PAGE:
Bullfighting, Banking and the Big E

What's on the fall agenda in Boston? Everything from bullfighting to banking and the Big E.

Believe it or not, there's a bill in the House that would outlaw bullfighting in Massachusetts. Now, honestly, I didn't even know we had bullfighting. Until a matador was gored by a bull, in a bullfight in Lowell, two weeks ago.

At least it was, allegedly, a "bloodless" bullfight. Which is supposed to mean the bull doesn't have to die.

In Spanish and Mexican tradition, by the way, the bull is killed. In the Portuguese tradition, the bull isn't killed. The "bloodless" applies to the bull, not the matador, who is released into the ring and provoked into charging. (That's the bull that's provoked, not the matador, in case you're my old English teacher.)

In this case, the bullfighter was injured but lived, a police officer got gored in the chase when the bull escaped the ring, and the bull was shot and killed.

Now, is this a problem, you may ask, that deserves legislative attention?

It's not a frequent event, having occurred maybe only three or four times in Lowell each year, and occasionally in Taunton, Dighton and Orange.

Bulls are bred to be aggressive, so they get stressed, so the fight can't make them very happy, and I certainly don't want to see any creature suffer and die for man's entertainment. Bullfight enthusiasts say that's it's just harmless fun, for spectators and participants. I don't think they're speaking for the bull.

Now, it's a Portuguese American tradition, part of a cultural heritage, a good fund raiser. Good grief, they must have some other traditions they can pass along. And I don't think it's an ethnic issue. As the Society for the Prevention of Cruelty to Animals points out, it's an animal issue.

Now, some times these MSPCA'ers go too far. Some even want to ban circus animals. I don't go along with that. But I just can't support bullfighting. Or dogfighting. Or cockfighting.

I went to a bullfight once. It wasn't bloodless. And, I don't intend to go to another, bloodless or not.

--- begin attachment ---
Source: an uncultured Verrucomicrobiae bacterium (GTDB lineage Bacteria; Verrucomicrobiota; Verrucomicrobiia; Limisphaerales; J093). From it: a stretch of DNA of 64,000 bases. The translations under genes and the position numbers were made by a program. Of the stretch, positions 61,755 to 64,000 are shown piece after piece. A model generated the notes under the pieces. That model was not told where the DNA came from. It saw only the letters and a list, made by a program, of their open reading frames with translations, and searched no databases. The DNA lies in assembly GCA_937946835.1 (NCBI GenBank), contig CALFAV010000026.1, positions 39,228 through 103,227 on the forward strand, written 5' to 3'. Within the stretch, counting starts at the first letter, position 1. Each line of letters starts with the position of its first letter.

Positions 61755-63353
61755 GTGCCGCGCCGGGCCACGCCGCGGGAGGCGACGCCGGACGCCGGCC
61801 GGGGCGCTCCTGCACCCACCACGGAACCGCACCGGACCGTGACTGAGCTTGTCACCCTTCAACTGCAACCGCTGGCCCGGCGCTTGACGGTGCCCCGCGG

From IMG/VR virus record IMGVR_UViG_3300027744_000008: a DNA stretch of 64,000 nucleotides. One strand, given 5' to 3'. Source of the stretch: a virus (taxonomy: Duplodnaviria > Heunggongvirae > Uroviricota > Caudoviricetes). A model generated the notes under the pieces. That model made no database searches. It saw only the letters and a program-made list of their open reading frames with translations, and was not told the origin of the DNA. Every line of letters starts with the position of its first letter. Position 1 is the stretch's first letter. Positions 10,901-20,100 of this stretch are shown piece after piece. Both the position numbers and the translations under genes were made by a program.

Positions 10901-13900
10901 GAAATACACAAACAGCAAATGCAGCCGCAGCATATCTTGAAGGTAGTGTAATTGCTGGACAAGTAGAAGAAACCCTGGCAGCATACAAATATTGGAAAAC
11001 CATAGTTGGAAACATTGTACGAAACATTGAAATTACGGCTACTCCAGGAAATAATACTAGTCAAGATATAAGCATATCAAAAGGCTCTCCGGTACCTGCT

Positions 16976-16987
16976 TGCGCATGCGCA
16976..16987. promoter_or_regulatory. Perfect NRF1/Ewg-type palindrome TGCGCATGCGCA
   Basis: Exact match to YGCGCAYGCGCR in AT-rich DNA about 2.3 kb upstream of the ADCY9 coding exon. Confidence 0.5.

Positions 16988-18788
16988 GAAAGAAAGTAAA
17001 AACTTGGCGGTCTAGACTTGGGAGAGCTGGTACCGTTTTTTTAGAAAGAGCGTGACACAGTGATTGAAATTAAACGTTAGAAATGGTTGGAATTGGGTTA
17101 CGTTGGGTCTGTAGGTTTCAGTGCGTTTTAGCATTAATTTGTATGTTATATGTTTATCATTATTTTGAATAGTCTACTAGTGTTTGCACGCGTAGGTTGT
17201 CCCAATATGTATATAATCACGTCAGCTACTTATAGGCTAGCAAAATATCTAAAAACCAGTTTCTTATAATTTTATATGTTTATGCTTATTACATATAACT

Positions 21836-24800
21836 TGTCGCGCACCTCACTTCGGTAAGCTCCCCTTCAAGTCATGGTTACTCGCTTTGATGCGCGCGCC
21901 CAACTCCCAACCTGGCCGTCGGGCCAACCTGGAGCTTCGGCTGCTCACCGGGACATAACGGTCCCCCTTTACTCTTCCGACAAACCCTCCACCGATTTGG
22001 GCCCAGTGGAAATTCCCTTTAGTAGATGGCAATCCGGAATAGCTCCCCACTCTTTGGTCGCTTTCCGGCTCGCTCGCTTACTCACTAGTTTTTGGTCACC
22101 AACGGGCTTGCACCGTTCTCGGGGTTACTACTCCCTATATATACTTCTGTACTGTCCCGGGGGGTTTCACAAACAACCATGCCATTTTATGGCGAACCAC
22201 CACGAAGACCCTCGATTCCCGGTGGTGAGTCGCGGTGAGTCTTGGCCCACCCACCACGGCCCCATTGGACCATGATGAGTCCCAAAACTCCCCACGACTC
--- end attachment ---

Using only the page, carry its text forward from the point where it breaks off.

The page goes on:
It's just one of those things you sample as a tourist. That seems like a good idea at the time. And the pomp and the pageantry and the protocol were worth seeing. Once.

This is a bill that will be easy to support.

Other bills still pending this fall (stay tuned for details) include:

· The decrease in the Unemployment Insurance tax that employers pay. We approved it this past Wednesday. Finally. But it won't go into effect until 1998. It should have been made retroactive for the entire year, but the pro-business votes weren't there.

· Legislation to allow Massachusetts chartered banks to sell insurance. The federal government mandated it for federally chartered banks, and we want our local banks to be able to be competitive.

· Managed care legislation, to make sure patients get quality treatment, that HMO's allow appeals of their decisions, and that those decisions rest with providers (read, doctors) who aren't getting kickbacks in the form of year-end bonuses for services they didn't provide.

· Funding for our Westfield District Courthouse. We passed the legislation, but the Governor vetoed it because it mandated union labor for construction.

· Cut in the state's income tax, hopefully down to 5 percent, to put money back in your pockets. The state's having a record year in income, so it makes a cut possible.

· Tax exemptions for military pensions for veterans.

· Rule of 90 for teachers. (If you're a teacher you know what it is, if you're not, and curious, ask a teacher, or call me.)

· Funding to renovate the Massachusetts Building at the Big E, the shabbiest building on the block.

Many, many, many other bills are also still pending. The bad news is, we won't get to them all this year. The good news is, because of our new two-year sessions, anything not completed will carry over into 1998, without having to be refiled, and without repeating hearings already held.

And, that's no bull.

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